Mr Young joined CHS in August 1997 as Depute Rector, replacing Mr J McGhie. With the departure of Mr O’Brien in December 1999, he was promoted to lead the school through many changes. These included two of the biggest challenges a school community could face: amalgamation and change of premises.
The amalgamation of Braidfield High School with CHS took the school roll to almost 1,500 pupils. The construction of a new Clydebank High has resulted in a modern school building which is “fit for the 21st century”.
Mr Young retired from teaching in 2015. You can read about this in the Clydebank Post by clicking here.“
Mr O’Brien joined CHS in 1984 and faced both problems and opportunities resulting from the continual change in education in the 1980s and ’90s. He also faced the transition for the exam systems, from “ordinary” grades to “standard” grades etc. He announced his retirement from the school just before the Christmas break in 1999 to take up a new position as a Councillor in Stirling.
1968 saw the arrival of Mr Robertson as Rector of Clydebank High School. He oversaw major changes in the education system, most of all comprehensivisation in 1972 when CHS became one of four comprehensives in the area. He also oversaw the building of the school extensions, most notably, the “tower block” as it was known.
Mr Robertson came to CHS with the reputation of an impresario. This reputation grew with plays like “Everybody out!” and “The Wizard of Awe”. His shows ensured that all pupils were able to contribute whether they were musical or not. Another claim to fame was that he wrote “The Bash Street Kids”, and this was the talk of the school during the seventies.
Mr Robertson died in 2007, his obituary can be found here.
Mr William Manning was a long-serving member of the Clydebank High School staff. He took over the school as Rector in 1964, but his period as Rector was to be short lived, Mr Manning died in 1968.
Dr Davidson oversaw the transition from the Miller street building into the red brick building of CHS on Shelley Drive. He faced many problems, his school role in 1950 was 1300 pupils although building work was not complete! This was eased in 1958 with the opening of Braidfield Secondary School. He retired in 1964.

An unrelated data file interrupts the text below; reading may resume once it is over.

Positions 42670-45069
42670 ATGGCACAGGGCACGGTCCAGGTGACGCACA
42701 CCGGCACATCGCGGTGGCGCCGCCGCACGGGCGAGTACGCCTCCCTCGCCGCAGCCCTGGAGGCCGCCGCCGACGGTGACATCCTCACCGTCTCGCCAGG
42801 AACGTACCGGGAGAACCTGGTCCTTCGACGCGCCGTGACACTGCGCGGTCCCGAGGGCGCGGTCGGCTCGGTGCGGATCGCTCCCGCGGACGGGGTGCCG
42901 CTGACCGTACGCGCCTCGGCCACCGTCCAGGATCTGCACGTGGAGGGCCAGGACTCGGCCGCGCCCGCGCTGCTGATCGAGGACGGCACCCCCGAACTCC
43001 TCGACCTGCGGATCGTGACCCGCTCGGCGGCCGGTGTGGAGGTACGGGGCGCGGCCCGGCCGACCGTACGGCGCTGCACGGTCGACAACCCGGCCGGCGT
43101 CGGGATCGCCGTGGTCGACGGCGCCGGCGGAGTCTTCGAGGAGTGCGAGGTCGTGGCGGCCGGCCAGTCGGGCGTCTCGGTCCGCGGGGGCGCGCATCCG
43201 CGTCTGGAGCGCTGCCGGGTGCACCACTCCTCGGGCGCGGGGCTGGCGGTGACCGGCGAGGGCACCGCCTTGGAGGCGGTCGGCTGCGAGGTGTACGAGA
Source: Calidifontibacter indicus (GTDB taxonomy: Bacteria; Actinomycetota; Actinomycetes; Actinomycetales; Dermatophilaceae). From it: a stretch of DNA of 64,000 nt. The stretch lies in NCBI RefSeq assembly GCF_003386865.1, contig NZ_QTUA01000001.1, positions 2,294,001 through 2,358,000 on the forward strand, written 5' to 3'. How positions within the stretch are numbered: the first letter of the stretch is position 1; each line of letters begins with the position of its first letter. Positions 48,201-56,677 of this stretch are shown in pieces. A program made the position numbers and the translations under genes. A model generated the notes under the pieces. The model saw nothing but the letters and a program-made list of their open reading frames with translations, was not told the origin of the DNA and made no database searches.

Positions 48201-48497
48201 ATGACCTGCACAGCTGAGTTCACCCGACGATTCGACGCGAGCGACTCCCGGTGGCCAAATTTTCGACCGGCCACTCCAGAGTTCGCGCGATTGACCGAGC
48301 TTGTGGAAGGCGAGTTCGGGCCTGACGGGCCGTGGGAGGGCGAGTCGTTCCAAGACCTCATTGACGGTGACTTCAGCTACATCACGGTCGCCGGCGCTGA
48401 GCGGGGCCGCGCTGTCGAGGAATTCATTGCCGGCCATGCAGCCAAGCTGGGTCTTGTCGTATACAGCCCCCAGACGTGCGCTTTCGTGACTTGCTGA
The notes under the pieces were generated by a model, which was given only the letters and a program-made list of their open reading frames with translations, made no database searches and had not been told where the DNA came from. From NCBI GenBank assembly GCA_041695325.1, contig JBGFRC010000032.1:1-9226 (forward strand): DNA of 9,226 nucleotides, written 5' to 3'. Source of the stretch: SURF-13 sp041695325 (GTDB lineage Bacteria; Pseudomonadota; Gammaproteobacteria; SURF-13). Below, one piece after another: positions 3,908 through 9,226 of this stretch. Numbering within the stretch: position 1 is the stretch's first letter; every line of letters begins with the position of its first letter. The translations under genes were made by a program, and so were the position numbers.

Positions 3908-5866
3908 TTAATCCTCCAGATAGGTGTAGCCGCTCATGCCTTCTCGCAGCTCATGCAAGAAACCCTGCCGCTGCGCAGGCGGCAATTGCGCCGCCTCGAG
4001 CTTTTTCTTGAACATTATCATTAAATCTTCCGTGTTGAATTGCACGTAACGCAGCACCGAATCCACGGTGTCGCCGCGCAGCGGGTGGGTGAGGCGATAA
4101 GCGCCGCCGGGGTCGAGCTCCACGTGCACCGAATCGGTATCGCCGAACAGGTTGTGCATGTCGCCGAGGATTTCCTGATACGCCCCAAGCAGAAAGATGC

Mr McLaren took over in 1942 in the middle of WW2, he had the problem of the Clydebank Blitz, where the old building on Kilbowie Road was destroyed and his Miller Street School was badly damaged. To make things worse, his new School on Shelley Drive which was yet to open had been hit by a parachute mine also. He retired in 1946.
Little is known about Mr Andrew Paterson, as he was Rector for just one year.
Bobby McRitchie has told us that Mr Paterson became head of the English Department when the Janetta Street school opened in 1947 and was still there when Bobby left in 1950.
Dr Andrew Cecil Paterson’s contributions to the school vary. Firstly, he introduced the school colours of gold and chocolate. He was praised by inspectors for his pupil’s work. He saw his school take part in extra curricular activities, such as the girls’ choir on BBC radio in 1931 and in the following year, the Football first XI won the Scottish Secondary Schools’ shield at Hampden.
Dr Paterson’s history at CHS
1900-1906 Master, Pupil Teachers’ Central Classes
1906-1911 Master of Method, Junior Students
1906-1920 Principal Teacher of English and French
1911-1920 Second Master, Higher Grade School
1921-1941 Rector, The High School
Dr Paterson’s book – “The educational history of Clydebank” is available at the research library in Clydebank and a copy is held at the University of Glasgow. You can read more information here.“
Mr Watson took over a school which was in a “satisfactory” condition, except for overcrowding. This problem was about to get much worse. With the outbreak of WWI in 1914 Clydebank saw a sudden influx of workers for the war industries and the school role suddenly rose to 2800.
The local Drill hall was used to accommodate the extra pupils. To worsen his problems, 14 of his staff went away with the forces! He suddenly died in December 1920, aged 46. His successor said he was “killed by overwork”.